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Municipal Court Or State?

SANTA FE, N.M. — Technically, it appears that Scott Owens could benefit because police filed the most recent DWI charge against him in Municipal Court, rather than in a state court that also handles drunken-driving cases.

But prosecutors and police say that’s unlikely.

When Santa Fe police arrested Owens for, and charged him with, driving drunk on Siler Road last weekend, they had a choice where to file the charge: in Santa Fe’s Municipal Court or in Santa Fe County Magistrate Court.

Police chose city court. Had Owens been charged in Magistrate Court, he would have faced a potential penalty of 364 days in jail if found guilty. That’s the maximum penalty available in the state court system for a second DWI conviction, and Owens has a prior DWI conviction from 2001.

Owens made headlines three years ago for his part in a drunken driving crash outside Santa Fe in which four teenagers were killed. He was drunk behind the wheel when his Jeep Cherokee and the car the teens were riding in collided on Old Las Vegas Highway. But a jury acquitted Owens of multiple vehicular homicide charges in the case, and prosecutors hadn’t asked the jury to also consider the lesser charge of DWI. Owens’ lawyer successfully argued in court that the car carrying the teens was driving erratically before the crash.

The most that the Municipal Court could hand out for a second conviction is 179 days behind bars, according to Santa Fe City Prosecutor Alfred Walker.

Municipal Court is limited in terms of how jail time is meted out, Walker said. “In Municipal Court, there are no jury trials. And there is a jury possible in Magistrate Court. The U.S. Supreme Court has said that if you’re going to go to jail for six months or more, you have a right to a jury.”

Walker also said that, in practice, where a DWI charge is filed rarely makes much difference at sentencing. “In most cases, nobody gets the maximum anyway. In most cases, everybody typically gets the minimum requirements,” he said.

Current case

In the most recent DWI case, Owens was pulled over on Siler Road by Santa Fe police just after 2 a.m. March 17. Police told Owens they believed he was slurring his speech and was intoxicated, and Owens, who insisted he had not had anything to drink, struggled to perform the field sobriety tests and refused to submit to a breath test.

He was booked into the Santa Fe County jail and, because he didn’t take the breath test, was charged with aggravated DWI. The arresting officer then filed the charge in Municipal Court, a choice that’s is pretty common among Santa Fe officers.

“The officers have discretion,” said Santa Fe police Capt. Aric Wheeler. “Primarily, for misdemeanor and traffic cases, we prefer Municipal Court because it’s the city’s own court.”

Wheeler added that it rarely makes a practical difference in the disposition of the case. “The reality is, I’ve never seen a second time DWI offender ever spend 100 days in jail,” Wheeler said. “It just doesn’t happen.”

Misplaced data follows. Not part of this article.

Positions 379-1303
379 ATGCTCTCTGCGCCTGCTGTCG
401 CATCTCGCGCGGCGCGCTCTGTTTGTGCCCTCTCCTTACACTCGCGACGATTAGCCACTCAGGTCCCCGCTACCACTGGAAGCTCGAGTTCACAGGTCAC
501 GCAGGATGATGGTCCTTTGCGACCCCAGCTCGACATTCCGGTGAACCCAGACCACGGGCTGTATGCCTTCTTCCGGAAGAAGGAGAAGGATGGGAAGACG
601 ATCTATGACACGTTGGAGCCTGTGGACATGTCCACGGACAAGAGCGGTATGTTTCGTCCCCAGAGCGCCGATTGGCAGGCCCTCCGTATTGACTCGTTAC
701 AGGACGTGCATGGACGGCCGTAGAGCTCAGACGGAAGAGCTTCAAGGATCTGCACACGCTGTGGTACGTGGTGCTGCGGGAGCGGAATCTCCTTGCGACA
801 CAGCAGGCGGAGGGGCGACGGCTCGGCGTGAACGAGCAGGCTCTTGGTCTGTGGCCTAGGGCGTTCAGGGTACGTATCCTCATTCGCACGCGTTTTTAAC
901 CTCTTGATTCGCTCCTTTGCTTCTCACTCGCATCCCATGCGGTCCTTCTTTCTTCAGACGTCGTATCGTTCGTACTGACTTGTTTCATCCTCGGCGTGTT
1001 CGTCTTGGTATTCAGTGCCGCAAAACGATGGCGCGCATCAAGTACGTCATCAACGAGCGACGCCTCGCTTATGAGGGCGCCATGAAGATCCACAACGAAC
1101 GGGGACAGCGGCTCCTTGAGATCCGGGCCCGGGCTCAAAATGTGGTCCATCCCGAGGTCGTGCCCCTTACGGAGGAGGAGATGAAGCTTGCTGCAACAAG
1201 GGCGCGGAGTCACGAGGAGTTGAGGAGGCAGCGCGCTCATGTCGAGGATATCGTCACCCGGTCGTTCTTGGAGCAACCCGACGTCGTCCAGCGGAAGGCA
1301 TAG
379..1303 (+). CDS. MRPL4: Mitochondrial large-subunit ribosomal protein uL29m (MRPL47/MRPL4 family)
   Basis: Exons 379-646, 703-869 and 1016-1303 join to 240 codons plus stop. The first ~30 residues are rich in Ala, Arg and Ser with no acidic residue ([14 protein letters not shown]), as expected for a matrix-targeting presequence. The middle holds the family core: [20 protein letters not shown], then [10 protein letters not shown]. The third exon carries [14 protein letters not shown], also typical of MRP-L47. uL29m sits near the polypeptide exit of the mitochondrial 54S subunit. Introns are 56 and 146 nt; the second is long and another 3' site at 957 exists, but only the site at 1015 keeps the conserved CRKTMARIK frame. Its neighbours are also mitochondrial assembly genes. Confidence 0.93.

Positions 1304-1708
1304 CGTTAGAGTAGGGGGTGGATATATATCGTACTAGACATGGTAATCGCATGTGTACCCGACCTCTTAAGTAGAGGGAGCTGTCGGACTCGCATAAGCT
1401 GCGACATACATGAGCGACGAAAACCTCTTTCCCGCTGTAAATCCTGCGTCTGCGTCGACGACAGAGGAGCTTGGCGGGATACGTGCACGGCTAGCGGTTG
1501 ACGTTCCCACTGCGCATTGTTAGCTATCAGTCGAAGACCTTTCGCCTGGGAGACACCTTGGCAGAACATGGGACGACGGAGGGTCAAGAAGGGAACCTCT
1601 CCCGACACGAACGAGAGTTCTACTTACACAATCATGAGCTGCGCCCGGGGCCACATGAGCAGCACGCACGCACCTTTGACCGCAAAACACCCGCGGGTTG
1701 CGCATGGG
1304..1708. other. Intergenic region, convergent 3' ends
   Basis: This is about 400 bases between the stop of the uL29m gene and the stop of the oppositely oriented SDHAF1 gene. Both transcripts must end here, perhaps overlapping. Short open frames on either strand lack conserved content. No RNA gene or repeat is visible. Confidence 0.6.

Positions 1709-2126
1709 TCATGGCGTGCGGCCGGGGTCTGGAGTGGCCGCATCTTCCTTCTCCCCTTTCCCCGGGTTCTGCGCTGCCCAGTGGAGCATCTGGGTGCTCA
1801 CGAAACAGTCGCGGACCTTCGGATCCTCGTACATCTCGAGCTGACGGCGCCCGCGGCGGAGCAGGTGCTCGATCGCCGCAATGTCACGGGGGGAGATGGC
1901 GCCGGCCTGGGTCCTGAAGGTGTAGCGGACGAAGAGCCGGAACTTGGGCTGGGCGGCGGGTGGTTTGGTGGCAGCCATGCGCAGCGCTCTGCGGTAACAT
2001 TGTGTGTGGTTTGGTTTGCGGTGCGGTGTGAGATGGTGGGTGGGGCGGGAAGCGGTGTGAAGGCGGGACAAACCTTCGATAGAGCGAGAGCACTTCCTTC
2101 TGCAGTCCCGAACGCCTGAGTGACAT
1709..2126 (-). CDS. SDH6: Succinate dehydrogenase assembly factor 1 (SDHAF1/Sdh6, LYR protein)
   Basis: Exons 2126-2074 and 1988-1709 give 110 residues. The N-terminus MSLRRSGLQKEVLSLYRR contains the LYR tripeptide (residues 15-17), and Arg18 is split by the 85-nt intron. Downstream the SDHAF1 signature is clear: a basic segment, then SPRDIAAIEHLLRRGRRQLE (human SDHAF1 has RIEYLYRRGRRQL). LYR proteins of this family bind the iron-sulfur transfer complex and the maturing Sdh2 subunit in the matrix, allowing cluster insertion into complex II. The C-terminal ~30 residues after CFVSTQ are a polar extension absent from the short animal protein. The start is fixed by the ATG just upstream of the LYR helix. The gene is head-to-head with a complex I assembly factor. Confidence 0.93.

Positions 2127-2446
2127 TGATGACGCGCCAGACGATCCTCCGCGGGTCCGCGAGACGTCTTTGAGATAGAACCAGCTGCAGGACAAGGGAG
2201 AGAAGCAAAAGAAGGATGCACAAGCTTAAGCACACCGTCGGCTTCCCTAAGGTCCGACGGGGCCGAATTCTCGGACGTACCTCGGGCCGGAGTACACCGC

Walker also said that, in his experience, there isn’t much difference which court has jurisdiction. Typically, second convictions are handled about the same way, with judges in either court dishing out only a few days behind bars, along with other penalties.

“Every once in a while, I see a lengthy jail sentence in Magistrate Court,” Walker said. “Those are cases where the person has another kind of history or several DWI arrests, but only a couple of convictions. But usually there’s not much of a difference.”

Owens’ prior DWI conviction from 2001 can be used against him at sentencing in either court.

If Owens is convicted, he faces a minimum of eight days in jail, because his DWI charge is considered “aggravated.”

Judge’s discretion

A judge has discretion to sentence a convicted defendant up to the maximum without having to explain how he or she arrived at a sentence or fine. But in Owens’ case, nothing in the law that would require the judge to consider the 2009 case to enhance Owens’ sentence for the present offense.

Owens was not convicted of any charge at his vehicular homicide trial – the District Attorney’s Office decided not to ask the jurors to consider DWI as a lesser option, believing that might have complicated presentation on the far more serious vehicular homicide charges.

Owens did spend 22 months behind bars awaiting trial – which was more jail time than he would have received on a DWI conviction.

It was stipulated at trial that Owens was driving drunk in the crash that killed the four teens. “I could bring that up in sentencing,” Walker said. “But everybody knows who Scott Owens is. I don’t have to mention it. It’s there.

“And the danger there is, you don’t want to say to the judge, ‘Punish him on the other charge he was acquitted on.’ ”

Owens’ defense attorney could also request that the case be moved to Magistrate Court. Owens is scheduled to be arraigned in Municipal Court on Wednesday.